• Each participant exercised twice weekly for 10 weeks on the Gamebike® but the games and controls were turned off. The Gamebike® was used by both groups to control for any differences between two cycle ergometers such as comfort or usability. However, participants were allowed to listen to music of their choice via radio, CD or personal music device. We incorporated music into the control condition because most youth and young adults exercise to music and this provides a more stringent test of the Gamebike® while improving the ecological validity of the research design. We also wanted to minimize drop-out and felt that expecting overweight/obese adolescents, who often report disliking aerobic exercise, to bike in a lab with no form of distraction would create a less than desirable exercise environment and result in high drop-out rates.

Arms, Groups and Cohorts

  • Experimental: Interactive video cycling
    • Interactive video cycling arm utilized the Gamebike that interfaced a Sony Play Station 2 with a stationary bicycle and a 42 inch flat screen TV. The Gamebike has a handle bar mounted game controller allowing the participant to play most Sony Play Station 2 raced-based video games. The Gamebike reads the participants’ speed by cycling cadence and the faster the individual pedalled, the faster they moved in the virtual world on screen. Participants were asked to come to the lab for two sessions per week for 60 minutes for 10 weeks.Participants were told that they could exercise at any intensity or duration that they desired, and reading materials were provided for those who did not chose to exercise for the full 60 minute session.
  • Active Comparator: Cycling to Music
    • Each participant exercised twice weekly for 10 weeks on the Gamebike® but the games and controls were turned off. The Gamebike® was used by both groups to control for any differences between two cycle ergometers such as comfort or usability. However, participants were allowed to listen to music of their choice via radio, CD or personal music device.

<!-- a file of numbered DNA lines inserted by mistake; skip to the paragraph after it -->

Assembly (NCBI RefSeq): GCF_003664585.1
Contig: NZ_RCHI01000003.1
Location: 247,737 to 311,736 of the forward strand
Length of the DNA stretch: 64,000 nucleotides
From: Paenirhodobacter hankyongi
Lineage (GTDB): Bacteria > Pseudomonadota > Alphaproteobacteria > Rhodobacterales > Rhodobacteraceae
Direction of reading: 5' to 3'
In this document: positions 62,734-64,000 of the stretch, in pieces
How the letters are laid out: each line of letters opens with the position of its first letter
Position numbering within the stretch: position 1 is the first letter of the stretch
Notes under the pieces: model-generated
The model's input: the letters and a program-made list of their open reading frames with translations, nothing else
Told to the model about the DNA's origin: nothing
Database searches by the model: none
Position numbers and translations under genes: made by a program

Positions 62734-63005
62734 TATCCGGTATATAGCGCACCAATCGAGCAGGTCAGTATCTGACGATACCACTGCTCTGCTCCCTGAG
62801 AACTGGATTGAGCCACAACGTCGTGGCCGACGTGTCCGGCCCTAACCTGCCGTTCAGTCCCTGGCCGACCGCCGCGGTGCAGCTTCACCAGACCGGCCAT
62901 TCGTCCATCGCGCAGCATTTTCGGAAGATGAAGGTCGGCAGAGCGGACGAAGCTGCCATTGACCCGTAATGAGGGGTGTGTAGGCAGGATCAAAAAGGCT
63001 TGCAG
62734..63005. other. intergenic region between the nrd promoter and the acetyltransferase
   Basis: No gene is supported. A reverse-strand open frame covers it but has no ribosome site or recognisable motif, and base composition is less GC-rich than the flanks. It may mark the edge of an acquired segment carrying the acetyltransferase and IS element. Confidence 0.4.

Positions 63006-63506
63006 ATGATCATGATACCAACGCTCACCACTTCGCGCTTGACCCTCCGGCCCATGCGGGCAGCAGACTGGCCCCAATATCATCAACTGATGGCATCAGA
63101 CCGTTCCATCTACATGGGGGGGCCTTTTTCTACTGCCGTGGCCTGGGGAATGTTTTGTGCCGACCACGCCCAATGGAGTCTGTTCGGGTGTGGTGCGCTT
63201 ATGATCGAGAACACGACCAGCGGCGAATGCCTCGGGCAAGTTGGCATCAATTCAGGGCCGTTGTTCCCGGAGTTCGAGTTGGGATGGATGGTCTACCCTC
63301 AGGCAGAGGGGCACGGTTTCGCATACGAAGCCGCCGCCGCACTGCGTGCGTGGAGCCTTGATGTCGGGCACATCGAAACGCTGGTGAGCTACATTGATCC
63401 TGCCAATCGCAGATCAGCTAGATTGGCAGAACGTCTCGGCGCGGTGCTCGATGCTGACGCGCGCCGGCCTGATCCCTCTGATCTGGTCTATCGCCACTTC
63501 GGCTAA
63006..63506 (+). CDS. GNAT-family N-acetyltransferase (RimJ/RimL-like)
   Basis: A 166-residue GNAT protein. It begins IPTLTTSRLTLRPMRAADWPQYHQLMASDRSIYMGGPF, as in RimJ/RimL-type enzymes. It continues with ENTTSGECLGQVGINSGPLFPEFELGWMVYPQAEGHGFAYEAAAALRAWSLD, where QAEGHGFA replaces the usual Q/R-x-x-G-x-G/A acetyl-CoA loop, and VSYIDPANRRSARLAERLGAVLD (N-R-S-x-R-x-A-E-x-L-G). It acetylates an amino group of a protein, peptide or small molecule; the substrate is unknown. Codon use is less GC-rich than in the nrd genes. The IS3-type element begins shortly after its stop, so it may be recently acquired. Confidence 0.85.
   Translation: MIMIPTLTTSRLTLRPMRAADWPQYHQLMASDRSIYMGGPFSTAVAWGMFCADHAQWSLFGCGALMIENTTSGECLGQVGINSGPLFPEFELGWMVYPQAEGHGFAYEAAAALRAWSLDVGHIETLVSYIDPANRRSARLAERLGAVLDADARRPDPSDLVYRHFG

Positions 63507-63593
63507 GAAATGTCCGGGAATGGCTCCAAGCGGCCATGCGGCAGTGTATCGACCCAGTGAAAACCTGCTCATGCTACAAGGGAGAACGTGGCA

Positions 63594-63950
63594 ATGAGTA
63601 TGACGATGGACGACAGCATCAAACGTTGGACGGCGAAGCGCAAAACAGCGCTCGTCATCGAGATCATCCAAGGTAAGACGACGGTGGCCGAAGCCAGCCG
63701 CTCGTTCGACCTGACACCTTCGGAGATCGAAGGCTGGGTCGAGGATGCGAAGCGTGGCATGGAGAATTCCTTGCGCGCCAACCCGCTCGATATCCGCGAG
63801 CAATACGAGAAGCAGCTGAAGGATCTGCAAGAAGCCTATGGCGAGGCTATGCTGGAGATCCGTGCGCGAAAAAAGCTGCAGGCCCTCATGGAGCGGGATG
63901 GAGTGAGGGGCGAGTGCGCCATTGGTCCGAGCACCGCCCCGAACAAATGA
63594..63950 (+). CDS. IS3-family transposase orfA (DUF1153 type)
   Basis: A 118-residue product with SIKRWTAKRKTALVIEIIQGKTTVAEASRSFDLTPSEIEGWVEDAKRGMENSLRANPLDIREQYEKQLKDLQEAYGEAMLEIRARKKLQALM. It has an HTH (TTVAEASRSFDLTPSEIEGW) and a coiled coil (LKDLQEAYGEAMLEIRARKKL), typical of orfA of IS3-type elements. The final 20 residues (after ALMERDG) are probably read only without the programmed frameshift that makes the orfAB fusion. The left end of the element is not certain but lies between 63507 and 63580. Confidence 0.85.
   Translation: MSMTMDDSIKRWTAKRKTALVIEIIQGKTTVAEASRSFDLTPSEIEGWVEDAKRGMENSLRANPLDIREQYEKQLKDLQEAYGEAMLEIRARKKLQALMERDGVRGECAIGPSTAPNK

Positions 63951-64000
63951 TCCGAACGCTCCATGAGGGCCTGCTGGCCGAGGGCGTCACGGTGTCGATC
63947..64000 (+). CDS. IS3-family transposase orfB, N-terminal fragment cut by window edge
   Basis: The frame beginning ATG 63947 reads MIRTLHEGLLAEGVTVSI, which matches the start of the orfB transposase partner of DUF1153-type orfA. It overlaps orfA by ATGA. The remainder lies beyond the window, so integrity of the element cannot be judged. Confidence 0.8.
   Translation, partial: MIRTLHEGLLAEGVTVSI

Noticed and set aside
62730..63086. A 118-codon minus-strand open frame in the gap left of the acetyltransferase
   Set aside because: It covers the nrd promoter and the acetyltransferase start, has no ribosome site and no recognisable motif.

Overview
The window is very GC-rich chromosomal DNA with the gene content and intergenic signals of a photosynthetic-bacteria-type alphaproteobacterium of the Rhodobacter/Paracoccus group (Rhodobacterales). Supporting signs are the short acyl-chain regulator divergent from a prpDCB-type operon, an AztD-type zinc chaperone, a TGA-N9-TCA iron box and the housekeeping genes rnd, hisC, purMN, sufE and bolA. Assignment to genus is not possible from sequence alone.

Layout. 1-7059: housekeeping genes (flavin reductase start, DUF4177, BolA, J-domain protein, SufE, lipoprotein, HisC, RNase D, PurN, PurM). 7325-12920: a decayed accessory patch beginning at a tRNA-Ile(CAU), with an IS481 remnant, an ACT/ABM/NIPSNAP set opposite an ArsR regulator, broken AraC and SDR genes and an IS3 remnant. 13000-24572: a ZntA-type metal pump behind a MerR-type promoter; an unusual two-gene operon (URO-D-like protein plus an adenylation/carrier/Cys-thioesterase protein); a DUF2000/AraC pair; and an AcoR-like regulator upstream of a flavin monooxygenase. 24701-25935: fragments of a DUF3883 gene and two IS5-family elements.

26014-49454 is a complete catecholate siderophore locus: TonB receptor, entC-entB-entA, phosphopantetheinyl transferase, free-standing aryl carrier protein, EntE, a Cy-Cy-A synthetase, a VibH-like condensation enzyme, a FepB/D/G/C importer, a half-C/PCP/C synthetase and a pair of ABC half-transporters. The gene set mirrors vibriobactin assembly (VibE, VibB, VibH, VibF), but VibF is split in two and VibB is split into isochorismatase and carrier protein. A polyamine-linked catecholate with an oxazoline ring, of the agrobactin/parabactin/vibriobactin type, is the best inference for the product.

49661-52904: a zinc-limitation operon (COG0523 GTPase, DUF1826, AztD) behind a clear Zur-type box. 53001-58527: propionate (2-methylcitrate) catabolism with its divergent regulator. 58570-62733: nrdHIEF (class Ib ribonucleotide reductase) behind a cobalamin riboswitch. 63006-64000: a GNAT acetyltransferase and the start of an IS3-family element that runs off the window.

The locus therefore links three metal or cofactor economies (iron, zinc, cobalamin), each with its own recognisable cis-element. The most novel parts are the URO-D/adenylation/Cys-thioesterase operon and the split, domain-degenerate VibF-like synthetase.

Clinical Trial Outcome Measures

Primary Measures

  • Energy Expenditure (kilocalories)
    • Time Frame: baseline and 10-weeks

Secondary Measures

  • Aerobic fitness
    • Time Frame: baseline and 10 weeks

Participating in This Clinical Trial

Inclusion Criteria

  • youth aged 12-17 years with BMI above 95th percentile for age and gender based on CDC growth chart data, OR
  • BMI > 85th percentile for age and gender with one of the following:
  • elevated fasting glucose or 2 hour OGTT (indicative of impaired glucose tolerance)
  • elevated fasting triglycerides, LDL-C, reduced HDL-C
  • total cholesterol/HDL-C ratio > 90th percentile
  • elevated fasting insulin
  • Blood pressure > 90th percentile
  • 1st degree relative with Type II diabetes or cardiovascular disease
  • Willingness to follow protocol and sign informed assent and consent

Exclusion Criteria

  • Did not have a medical condition that altered intestinal absorption
  • Did not influence response to activity intervention or make vigorous exercise dangerous – such as
  • type 1 diabetes mellitus
  • inflammatory bowel disease,
  • severe arthritis/asthma,
  • congestive heart failure,
  • pulmonary disease,
  • systemic hypertension,
  • acute renal disease
  • other illness assessed by the study physician making participation inadvisable

Gender Eligibility: All

Minimum Age: 12 Years

Maximum Age: 17 Years

Are Healthy Volunteers Accepted: No

Investigator Details

  • Lead Sponsor
    • Children’s Hospital of Eastern Ontario
  • Collaborator
    • Canadian Diabetes Association
  • Provider of Information About this Clinical Study
    • Dr. Gary Goldfield, Senior Scientist, Children’s Hospital of Eastern Ontario Research Institute
  • Overall Official(s)
    • Gary S Goldfield, Ph.D., Principal Investigator, Children’s Hospital of Eastern Ontario Research Institute
    • Kristi B Adamo, PhD., Principal Investigator, Children’s Hospital of Eastern Ontario Research Institute
    • Jane A Rutherford, MSc, Study Director, Children’s Hospital of Eastern Ontario Research Institute